The founder of Tesla and SpaceX, Elon Musk, is a person with great ambitions and among his plans is to create a satellite network in space to spread the Internet over the Internet. Now this big project has made one step closer to realization.
As in other Ars Technica reports, SpaceX has recently received approval from the FCC, representing US communication authorities, to send 7518 broadband satellites to space.
Second stage of approval
Musk and SpaceX have already been approved for the launch of 4425 satellites that took place this spring, and with this new approval, the rest of the project has gained a green light.
The FCC writes that SpaceX now has the flexibility to support a wide range of broadband and communications services for both private and commercial / professional users around the world in a press release related to the new approval.
The recently received 7518 satellites are the so-called VLEO satellites, which will fly around 335-346 kilometers above the Earth. They will use the band 37.5-42 GHz to return from the room to the back door and 47.2 to 50.2 GHz for communications going the other way.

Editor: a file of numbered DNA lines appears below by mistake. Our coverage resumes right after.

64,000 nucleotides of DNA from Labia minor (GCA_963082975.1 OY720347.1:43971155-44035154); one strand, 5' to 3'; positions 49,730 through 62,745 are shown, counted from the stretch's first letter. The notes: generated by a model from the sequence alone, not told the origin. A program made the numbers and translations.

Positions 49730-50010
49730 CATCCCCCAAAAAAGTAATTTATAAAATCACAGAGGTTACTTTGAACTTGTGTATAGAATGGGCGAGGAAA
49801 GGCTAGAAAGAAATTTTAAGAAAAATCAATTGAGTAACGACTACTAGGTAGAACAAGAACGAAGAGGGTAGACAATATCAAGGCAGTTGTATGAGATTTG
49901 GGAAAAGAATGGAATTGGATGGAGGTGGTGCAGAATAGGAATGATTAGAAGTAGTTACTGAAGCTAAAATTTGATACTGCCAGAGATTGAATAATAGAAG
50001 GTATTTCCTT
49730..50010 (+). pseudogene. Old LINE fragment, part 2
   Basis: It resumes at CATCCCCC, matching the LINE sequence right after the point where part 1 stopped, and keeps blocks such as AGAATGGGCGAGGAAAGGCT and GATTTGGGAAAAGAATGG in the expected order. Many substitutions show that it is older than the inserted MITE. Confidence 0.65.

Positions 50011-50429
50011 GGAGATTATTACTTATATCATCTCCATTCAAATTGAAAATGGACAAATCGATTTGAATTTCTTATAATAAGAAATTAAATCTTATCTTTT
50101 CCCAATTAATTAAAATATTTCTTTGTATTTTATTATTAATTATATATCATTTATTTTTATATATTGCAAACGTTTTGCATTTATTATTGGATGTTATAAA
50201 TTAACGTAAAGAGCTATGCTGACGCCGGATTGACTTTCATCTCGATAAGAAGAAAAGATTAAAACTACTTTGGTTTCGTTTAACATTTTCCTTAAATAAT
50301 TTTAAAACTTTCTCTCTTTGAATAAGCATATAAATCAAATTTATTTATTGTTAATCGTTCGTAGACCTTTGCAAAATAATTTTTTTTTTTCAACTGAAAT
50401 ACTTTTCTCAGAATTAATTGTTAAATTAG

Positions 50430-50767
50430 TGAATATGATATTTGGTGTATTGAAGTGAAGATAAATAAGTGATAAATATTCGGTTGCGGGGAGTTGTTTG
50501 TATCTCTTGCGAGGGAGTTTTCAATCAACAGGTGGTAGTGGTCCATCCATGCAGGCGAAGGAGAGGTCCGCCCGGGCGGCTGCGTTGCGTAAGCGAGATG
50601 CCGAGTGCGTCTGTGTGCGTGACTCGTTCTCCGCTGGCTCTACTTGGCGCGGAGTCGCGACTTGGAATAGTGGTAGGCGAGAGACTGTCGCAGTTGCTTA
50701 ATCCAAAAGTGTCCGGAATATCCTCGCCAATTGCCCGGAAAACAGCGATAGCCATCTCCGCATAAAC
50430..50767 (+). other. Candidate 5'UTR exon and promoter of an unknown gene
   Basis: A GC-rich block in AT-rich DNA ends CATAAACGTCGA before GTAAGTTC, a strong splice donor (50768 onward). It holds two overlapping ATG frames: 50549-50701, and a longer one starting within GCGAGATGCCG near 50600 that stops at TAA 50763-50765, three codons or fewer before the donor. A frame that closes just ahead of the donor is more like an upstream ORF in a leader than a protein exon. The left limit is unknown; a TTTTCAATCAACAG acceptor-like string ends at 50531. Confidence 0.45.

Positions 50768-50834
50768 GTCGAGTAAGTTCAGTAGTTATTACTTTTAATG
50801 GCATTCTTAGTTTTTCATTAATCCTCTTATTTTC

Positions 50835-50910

The pre-approved 4425 satellites will be higher at altitudes of 1110 to 1325 kilometers.
One gigabits per second
The satellites will use the so-called phased array solution, which means that the antennas can "control" the beams to focus on where it is most, with small ground-based receivers that can continuously track satellites.
SpaceX has previously said that a satellite system called Starlink will be able to deliver one gigabyte per second of bandwidth to one end-user after it's in place and optimized.
The idea behind the project is to provide users with greater opportunities for high-speed internet and to distribute the network in several parts of the world, including areas where other infrastructure is poorly developed.
As reported by Reuters last month, SpaceX plans to broadcast satellites at various stages until 2024, but aims to use the system until 2020. The way we benefit from the project is still evident.
Facebook has also tried to arrange a similar project on foot, then with drones, not satellites, but this option was released this summer.
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